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Suspension cell lines have traditionally proved laborious to transfect. The common cause of this is the reduced attachment of the transfection complex (including liposome-based transfection reagents containing the target gene) to the cell surface, resulting in decreased uptake of target DNA. Importantly, suspension cells are not easy to culture and die easily, which also causes some difficulties for cell transfection.
Polyethylenimine (PEI) is one of the most utilized transfection agents for small-scale to large-scale protein expression because it is simple, efficient, and cost-effective. PEI is a cationic polymer that binds DNA and condenses it into small cationic nanoparticles, thereby promoting DNA cell uptake, most likely through their interaction with cell surface heparin sulfate proteoglycans. Linear and branched 25 kDa PEI are the most widely used polymers, and linear PEI is more effective and potentially less toxic for HEK293 cells grown in the suspension cultures. Current transfection procedures involve the formation of PEI-DNA complexes (poly complexes) before the addition of cell cultures (indirect method). Typically, PEI and DNA are mixed and incubated at room temperature for 10-15 minutes to allow complexation before they are added to cells. This incubation time allowed the complex to grow to the optimum size for maximum transfection efficiency, which was significantly reduced when incubation time exceeded 30 min. PEI has successfully been applied to transient transfection of suspension cell CHO-S and HEK 293 GnTi-, as well as other suspension cells.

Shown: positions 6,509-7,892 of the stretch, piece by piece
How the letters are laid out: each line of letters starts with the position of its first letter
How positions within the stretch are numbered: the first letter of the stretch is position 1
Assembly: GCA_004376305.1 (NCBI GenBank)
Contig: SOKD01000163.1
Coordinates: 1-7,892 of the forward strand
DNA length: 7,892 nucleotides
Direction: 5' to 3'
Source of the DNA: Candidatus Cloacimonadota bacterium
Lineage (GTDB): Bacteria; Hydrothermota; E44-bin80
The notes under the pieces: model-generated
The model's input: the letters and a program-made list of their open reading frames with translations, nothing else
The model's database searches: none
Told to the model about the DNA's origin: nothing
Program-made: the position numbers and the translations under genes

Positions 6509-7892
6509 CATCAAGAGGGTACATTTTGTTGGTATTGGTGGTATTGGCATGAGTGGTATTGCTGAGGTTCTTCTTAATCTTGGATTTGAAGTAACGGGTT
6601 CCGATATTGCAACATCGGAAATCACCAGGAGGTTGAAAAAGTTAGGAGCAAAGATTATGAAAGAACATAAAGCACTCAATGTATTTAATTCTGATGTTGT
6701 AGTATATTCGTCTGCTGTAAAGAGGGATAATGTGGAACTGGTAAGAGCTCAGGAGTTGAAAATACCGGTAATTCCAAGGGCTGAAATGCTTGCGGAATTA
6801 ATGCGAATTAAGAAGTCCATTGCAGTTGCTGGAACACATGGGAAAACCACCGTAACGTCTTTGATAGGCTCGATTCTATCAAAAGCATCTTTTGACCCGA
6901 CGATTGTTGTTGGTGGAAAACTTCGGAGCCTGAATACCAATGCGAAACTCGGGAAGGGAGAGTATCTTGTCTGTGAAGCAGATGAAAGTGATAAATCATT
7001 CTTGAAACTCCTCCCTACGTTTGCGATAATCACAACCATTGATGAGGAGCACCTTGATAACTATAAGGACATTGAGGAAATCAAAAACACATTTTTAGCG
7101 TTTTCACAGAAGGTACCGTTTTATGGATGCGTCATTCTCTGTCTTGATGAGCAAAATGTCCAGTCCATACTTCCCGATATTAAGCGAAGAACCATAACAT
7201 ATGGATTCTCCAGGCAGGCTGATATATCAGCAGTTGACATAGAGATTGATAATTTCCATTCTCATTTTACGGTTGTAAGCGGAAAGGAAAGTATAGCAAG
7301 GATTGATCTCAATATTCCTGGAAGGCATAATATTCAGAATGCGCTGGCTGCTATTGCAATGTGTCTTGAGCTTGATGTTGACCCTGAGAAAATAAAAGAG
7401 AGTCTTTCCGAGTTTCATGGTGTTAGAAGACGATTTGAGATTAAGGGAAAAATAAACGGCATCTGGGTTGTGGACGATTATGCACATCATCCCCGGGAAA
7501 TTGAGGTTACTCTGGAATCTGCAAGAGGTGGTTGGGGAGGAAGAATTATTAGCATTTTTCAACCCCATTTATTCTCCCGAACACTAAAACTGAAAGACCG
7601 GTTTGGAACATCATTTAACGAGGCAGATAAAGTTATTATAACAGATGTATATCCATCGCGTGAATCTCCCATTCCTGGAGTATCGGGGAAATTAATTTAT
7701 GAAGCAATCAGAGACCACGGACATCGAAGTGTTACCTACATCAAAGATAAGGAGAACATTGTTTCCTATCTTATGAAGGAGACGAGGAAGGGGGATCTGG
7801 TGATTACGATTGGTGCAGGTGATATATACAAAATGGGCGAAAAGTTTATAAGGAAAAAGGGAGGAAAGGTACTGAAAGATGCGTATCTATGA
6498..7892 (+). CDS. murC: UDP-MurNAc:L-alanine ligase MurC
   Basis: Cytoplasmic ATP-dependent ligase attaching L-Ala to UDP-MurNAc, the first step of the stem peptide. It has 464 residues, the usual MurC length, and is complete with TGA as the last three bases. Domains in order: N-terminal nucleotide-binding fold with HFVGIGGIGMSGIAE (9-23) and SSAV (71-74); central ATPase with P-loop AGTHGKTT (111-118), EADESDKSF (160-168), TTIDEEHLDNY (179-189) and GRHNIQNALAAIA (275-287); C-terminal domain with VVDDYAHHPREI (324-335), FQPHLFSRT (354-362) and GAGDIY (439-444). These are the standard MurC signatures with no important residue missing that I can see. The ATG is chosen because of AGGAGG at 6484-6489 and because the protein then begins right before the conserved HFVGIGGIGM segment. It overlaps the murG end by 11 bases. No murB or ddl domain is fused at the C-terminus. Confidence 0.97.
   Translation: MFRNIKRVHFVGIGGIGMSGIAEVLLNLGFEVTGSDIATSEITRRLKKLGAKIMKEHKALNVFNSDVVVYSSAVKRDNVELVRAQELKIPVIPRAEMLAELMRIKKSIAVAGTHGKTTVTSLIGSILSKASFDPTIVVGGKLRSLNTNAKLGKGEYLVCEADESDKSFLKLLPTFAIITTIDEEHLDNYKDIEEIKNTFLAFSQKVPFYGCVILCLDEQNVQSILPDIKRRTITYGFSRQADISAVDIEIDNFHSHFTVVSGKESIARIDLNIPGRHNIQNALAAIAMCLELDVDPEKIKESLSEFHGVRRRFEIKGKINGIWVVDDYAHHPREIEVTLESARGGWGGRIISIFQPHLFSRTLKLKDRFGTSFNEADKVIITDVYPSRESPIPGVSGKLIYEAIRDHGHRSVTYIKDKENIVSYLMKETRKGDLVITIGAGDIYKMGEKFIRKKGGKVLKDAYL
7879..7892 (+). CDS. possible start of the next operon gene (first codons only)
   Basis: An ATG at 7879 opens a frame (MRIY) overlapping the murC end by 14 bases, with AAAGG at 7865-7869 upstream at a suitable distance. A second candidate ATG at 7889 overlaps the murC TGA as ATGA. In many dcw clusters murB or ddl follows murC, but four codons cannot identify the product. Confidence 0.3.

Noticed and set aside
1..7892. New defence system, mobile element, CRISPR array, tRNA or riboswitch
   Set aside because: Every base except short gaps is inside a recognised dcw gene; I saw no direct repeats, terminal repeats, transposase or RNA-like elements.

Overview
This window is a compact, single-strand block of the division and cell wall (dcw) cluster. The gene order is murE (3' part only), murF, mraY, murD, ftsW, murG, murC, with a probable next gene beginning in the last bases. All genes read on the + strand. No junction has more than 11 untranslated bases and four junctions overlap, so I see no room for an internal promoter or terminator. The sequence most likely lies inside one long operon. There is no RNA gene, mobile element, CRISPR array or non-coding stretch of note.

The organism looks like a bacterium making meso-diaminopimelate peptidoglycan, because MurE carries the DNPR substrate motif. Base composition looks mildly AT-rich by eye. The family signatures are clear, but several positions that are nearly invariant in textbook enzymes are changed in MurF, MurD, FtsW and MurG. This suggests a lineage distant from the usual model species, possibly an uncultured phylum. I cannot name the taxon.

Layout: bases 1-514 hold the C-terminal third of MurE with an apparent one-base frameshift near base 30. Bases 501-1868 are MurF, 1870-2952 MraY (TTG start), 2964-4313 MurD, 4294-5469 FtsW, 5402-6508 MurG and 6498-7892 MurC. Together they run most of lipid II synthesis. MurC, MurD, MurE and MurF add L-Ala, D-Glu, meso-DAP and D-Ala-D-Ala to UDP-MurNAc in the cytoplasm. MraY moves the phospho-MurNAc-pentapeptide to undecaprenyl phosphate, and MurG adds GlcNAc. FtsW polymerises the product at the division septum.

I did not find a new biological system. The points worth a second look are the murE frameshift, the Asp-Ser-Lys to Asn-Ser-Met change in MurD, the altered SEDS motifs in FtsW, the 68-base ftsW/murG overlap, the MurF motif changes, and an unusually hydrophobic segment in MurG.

In electroporation, nucleic acids and cells are suspended in a conductive solution, sandwiched between the anode and cathode, and electrical pulses are applied continuously to create transient holes in the cell membrane through which charged extracellular nucleic acids such as DNA and RNA are injected into the membrane. The physical method has the advantages of high introduction efficiency and being easier than chemical and biological methods, but it also has the disadvantages of cell death due to electrical impulses, such as the failure of pores formed by electrical impulses, and the need for expensive special equipment.
Diethylaminoethyl-dextran (DEAE-dextran) is a cationic polymer that forms complexes with negatively charged DNA. It is used as a complexing agent for nucleic acids (DNA and RNA) and also as a coating of liposomes. The complexation of DNA and DEAE-glucan through electrostatic interaction resulted in the formation of a positively charged complex that adhered to the negatively charged plasma membrane. This complex may enter the cytoplasm through dimethyl sulfoxide (DMSO) or glycerol-induced osmotic shock, or it may cross the plasma membrane through nonspecific endocytosis. In addition, chloroquine can be added to the medium to be transfected in this way, since chloroquine is thought to enhance transfection efficiencies by neutralizing lysosomal hydrolases, which can degrade the DNA. The method is inexpensive and easy to perform and can be applied to the transfection of lymphocyte cell lines and other suspended cell lines. However, due to its toxicity, it is only suitable for transient transfection and not for stable transfection.